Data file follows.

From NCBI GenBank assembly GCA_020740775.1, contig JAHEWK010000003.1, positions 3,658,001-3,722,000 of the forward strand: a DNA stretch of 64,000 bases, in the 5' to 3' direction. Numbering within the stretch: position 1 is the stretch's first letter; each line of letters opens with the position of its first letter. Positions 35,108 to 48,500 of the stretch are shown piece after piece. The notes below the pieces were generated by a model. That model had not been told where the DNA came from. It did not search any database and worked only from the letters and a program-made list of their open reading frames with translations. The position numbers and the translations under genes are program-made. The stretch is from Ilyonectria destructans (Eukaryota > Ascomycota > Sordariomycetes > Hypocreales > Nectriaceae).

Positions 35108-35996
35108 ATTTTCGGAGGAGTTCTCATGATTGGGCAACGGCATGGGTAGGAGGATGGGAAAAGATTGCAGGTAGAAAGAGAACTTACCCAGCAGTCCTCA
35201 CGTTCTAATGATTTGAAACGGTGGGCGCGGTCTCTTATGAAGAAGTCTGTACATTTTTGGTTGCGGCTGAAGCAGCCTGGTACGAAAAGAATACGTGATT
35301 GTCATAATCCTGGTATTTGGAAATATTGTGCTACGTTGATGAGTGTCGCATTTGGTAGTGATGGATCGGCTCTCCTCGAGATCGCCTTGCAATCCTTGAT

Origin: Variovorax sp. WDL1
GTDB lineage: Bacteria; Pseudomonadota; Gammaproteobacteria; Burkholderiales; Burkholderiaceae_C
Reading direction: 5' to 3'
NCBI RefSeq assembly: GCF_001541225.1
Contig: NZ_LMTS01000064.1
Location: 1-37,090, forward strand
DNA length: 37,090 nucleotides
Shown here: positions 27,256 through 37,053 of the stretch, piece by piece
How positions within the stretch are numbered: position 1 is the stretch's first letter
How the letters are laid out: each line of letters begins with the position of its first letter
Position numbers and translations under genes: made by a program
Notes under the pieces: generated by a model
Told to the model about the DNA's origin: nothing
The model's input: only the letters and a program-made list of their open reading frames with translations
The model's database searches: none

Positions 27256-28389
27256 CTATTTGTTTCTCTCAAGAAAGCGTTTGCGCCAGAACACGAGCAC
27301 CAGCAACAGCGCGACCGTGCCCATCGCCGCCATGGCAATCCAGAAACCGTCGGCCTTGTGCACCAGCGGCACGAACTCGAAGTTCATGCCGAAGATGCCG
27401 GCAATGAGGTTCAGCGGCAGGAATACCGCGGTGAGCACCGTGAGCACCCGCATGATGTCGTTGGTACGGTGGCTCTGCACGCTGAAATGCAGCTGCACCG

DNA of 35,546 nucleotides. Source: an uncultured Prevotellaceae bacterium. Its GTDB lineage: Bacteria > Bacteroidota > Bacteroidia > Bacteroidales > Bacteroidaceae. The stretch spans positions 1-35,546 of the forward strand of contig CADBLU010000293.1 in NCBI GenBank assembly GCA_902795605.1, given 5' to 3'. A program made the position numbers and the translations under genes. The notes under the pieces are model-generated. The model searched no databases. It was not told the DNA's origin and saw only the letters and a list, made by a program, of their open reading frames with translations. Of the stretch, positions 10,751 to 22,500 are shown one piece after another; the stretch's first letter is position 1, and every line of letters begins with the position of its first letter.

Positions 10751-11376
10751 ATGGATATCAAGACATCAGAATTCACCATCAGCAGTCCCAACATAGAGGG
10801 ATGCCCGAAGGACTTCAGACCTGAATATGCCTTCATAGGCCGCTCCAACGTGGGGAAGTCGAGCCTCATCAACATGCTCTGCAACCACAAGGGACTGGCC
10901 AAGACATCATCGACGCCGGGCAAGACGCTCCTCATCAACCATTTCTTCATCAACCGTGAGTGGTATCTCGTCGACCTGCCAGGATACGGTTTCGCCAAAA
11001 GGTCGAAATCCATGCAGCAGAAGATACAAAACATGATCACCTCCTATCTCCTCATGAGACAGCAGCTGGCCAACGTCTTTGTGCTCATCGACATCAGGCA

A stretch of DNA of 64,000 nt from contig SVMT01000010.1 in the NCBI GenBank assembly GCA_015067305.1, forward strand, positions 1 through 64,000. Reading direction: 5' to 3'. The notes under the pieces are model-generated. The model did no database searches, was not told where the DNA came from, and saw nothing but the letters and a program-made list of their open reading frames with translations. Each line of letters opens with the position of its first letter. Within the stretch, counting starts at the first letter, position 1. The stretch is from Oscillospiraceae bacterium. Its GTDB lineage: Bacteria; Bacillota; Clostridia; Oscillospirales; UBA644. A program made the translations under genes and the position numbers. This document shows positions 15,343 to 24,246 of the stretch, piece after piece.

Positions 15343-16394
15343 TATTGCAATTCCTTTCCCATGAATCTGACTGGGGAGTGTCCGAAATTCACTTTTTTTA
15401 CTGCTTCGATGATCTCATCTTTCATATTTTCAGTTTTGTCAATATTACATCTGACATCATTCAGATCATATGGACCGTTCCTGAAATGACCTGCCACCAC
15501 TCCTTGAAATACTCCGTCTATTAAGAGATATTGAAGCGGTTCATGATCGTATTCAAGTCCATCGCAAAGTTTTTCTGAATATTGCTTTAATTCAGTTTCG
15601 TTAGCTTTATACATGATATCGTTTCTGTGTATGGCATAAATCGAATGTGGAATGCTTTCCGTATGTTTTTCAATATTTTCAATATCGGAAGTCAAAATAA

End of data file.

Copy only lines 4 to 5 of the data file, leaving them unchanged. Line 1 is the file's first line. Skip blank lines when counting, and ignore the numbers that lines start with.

35201 CGTTCTAATGATTTGAAACGGTGGGCGCGGTCTCTTATGAAGAAGTCTGTACATTTTTGGTTGCGGCTGAAGCAGCCTGGTACGAAAAGAATACGTGATT
35301 GTCATAATCCTGGTATTTGGAAATATTGTGCTACGTTGATGAGTGTCGCATTTGGTAGTGATGGATCGGCTCTCCTCGAGATCGCCTTGCAATCCTTGAT